I was out for a morning walk with Peggy today when a gentleman approached asking if he could pet my dog. I said he absolutely could, but beware of her vicious licks. He laughed at my remark, as he crouched down and began to pet her. As he did, I noticed a large ROLLINS tattoo on his forearm.
I have always been a fan of Henry Rollins’ work. He’s a likeable, sensible, talented guy. His earliest band, Black Flag, was certainly a big part of the soundtrack to much of my youth. I always get a little excited when I meet a fellow “grown up” who is a kindred spirit, so I asked him about the tattoo.
I exclaimed, “You have a Rollins tattoo! Cool.”
”Ya,” he replied, “I’m a songwriter and really dig his stuff.”
“You must be a big Black Flag fan?” I asked.
“No, not really.” He replied while continuing to rub on Peg.
“Oh, Rollins Band then?” I inquired.
“No, I don’t really like his music much. I love his writing though, I’m a huge fan of it.”
We both aren’t wrong. Henry Rollins was an amazing singer and frontman as he is an author. But I found this moment awkward because of how we both enjoy the same guy for different talents.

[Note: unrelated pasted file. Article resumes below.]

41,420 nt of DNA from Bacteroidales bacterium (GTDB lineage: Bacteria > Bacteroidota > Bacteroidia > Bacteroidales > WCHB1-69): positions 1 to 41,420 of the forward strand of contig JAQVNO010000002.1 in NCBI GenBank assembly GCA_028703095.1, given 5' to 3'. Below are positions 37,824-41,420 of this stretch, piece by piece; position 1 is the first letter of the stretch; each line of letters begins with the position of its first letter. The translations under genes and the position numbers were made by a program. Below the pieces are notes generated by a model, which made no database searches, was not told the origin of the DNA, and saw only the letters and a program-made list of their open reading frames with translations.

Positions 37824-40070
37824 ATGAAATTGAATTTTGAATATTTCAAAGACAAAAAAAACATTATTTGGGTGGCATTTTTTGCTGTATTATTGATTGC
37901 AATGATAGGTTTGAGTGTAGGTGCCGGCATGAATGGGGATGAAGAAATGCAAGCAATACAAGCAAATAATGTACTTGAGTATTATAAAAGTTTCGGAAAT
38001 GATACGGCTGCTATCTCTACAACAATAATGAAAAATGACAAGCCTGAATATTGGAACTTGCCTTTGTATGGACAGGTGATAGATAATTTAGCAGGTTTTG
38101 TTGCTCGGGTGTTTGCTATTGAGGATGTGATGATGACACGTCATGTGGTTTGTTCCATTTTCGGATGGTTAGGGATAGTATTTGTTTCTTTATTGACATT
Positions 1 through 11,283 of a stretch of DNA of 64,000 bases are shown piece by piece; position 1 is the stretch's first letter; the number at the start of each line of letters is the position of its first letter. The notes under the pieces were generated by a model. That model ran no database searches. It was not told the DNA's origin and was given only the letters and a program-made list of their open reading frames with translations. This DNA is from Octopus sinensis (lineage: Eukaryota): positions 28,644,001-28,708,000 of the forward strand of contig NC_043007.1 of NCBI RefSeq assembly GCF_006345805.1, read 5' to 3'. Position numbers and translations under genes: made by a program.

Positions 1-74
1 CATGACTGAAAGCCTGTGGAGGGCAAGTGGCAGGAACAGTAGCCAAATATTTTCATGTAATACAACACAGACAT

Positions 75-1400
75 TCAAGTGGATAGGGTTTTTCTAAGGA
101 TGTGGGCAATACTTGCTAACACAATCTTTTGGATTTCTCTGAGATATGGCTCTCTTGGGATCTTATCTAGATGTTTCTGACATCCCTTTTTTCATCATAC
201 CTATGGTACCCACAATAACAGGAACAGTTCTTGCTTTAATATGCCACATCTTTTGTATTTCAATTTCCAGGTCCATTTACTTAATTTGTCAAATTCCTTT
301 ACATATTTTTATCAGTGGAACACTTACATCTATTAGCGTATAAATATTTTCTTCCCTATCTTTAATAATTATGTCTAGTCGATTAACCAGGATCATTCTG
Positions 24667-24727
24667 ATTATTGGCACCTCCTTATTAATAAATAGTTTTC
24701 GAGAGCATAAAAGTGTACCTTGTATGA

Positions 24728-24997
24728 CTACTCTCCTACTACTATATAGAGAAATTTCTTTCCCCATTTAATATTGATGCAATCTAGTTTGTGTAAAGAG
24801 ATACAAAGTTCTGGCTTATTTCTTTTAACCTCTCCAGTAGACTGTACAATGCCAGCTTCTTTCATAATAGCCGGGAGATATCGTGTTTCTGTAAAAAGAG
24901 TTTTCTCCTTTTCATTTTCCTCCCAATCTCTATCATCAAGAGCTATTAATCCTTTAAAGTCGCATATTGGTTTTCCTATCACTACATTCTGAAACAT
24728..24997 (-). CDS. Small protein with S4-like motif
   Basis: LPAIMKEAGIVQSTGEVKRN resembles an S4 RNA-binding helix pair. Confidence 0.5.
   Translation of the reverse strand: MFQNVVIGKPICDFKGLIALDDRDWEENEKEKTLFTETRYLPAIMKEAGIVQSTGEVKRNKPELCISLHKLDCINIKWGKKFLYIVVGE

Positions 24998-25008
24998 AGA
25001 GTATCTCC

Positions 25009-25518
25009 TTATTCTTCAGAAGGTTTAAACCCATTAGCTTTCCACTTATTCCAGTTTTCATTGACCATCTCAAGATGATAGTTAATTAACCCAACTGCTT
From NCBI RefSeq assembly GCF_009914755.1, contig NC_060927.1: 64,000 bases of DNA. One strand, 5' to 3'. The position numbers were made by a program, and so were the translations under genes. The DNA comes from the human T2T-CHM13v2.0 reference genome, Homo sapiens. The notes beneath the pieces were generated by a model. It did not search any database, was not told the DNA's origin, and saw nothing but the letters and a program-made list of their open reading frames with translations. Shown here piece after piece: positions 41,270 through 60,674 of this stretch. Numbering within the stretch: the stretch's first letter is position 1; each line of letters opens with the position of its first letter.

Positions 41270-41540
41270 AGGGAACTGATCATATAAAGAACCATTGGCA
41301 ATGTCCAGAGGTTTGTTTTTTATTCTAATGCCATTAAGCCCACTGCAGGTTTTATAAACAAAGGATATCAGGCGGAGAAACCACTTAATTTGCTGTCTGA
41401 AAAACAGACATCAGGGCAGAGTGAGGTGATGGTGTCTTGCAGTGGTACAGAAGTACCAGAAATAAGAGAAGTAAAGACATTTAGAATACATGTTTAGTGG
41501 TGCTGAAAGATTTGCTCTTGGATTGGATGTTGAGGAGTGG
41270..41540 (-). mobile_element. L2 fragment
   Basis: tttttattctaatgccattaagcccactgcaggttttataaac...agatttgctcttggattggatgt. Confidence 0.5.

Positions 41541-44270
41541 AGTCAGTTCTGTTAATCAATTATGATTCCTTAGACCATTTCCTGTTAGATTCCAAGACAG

This got me thinking about personal brands and how we can be different things to different people. I sometimes get stuck in my own head thinking about my brand as it applies to my work. By being too many things, I fear this fogs my brand leaving people wondering what it is I do. It’s especially important that everyone knows what I do, so they recommend me or hire me. I am self-employed, so this is crucial.
Rollins is a singer, he’s a poet and an author. He is a photographer and a spoken word artist. He’s an actor, radio broadcaster, record label owner. Rollins is many different things to many different people and he makes his living from all of it combined.
Maybe I should cool the inner thinking and instead focus on my life work. This ramble has me inspired to focus on a new project that has been on my backburner for a bit. Time to shift gears a tad, but also not to forget what feeds my family.
“I believe that one defines oneself by reinvention. To not be like your parents. To not be like your friends. To be yourself. To cut yourself out of stone.” - Henry Rollins.